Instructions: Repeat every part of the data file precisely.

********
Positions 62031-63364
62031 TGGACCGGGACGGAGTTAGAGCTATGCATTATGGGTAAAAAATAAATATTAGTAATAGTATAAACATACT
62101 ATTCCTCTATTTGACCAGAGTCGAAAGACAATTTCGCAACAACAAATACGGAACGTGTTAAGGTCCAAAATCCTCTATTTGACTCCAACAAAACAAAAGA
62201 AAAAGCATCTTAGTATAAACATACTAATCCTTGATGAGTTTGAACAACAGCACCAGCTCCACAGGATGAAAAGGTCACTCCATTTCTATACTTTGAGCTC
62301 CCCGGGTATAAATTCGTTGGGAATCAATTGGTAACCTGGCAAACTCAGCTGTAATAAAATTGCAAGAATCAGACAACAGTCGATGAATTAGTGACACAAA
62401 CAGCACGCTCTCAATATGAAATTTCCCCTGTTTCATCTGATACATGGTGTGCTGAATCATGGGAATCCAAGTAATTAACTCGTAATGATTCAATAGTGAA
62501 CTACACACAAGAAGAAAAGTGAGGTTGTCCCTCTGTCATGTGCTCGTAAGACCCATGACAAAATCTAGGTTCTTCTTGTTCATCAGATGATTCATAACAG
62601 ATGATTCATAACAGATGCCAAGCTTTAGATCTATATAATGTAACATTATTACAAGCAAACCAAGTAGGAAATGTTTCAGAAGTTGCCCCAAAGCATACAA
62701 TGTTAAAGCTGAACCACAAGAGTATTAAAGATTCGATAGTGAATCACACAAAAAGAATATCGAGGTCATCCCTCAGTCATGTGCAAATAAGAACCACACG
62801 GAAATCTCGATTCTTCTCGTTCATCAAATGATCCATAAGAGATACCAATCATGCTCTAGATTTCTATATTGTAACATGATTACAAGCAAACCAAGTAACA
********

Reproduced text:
Positions 62031-63364
62031 TGGACCGGGACGGAGTTAGAGCTATGCATTATGGGTAAAAAATAAATATTAGTAATAGTATAAACATACT
62101 ATTCCTCTATTTGACCAGAGTCGAAAGACAATTTCGCAACAACAAATACGGAACGTGTTAAGGTCCAAAATCCTCTATTTGACTCCAACAAAACAAAAGA
62201 AAAAGCATCTTAGTATAAACATACTAATCCTTGATGAGTTTGAACAACAGCACCAGCTCCACAGGATGAAAAGGTCACTCCATTTCTATACTTTGAGCTC
62301 CCCGGGTATAAATTCGTTGGGAATCAATTGGTAACCTGGCAAACTCAGCTGTAATAAAATTGCAAGAATCAGACAACAGTCGATGAATTAGTGACACAAA
62401 CAGCACGCTCTCAATATGAAATTTCCCCTGTTTCATCTGATACATGGTGTGCTGAATCATGGGAATCCAAGTAATTAACTCGTAATGATTCAATAGTGAA
62501 CTACACACAAGAAGAAAAGTGAGGTTGTCCCTCTGTCATGTGCTCGTAAGACCCATGACAAAATCTAGGTTCTTCTTGTTCATCAGATGATTCATAACAG
62601 ATGATTCATAACAGATGCCAAGCTTTAGATCTATATAATGTAACATTATTACAAGCAAACCAAGTAGGAAATGTTTCAGAAGTTGCCCCAAAGCATACAA
62701 TGTTAAAGCTGAACCACAAGAGTATTAAAGATTCGATAGTGAATCACACAAAAAGAATATCGAGGTCATCCCTCAGTCATGTGCAAATAAGAACCACACG
62801 GAAATCTCGATTCTTCTCGTTCATCAAATGATCCATAAGAGATACCAATCATGCTCTAGATTTCTATATTGTAACATGATTACAAGCAAACCAAGTAACA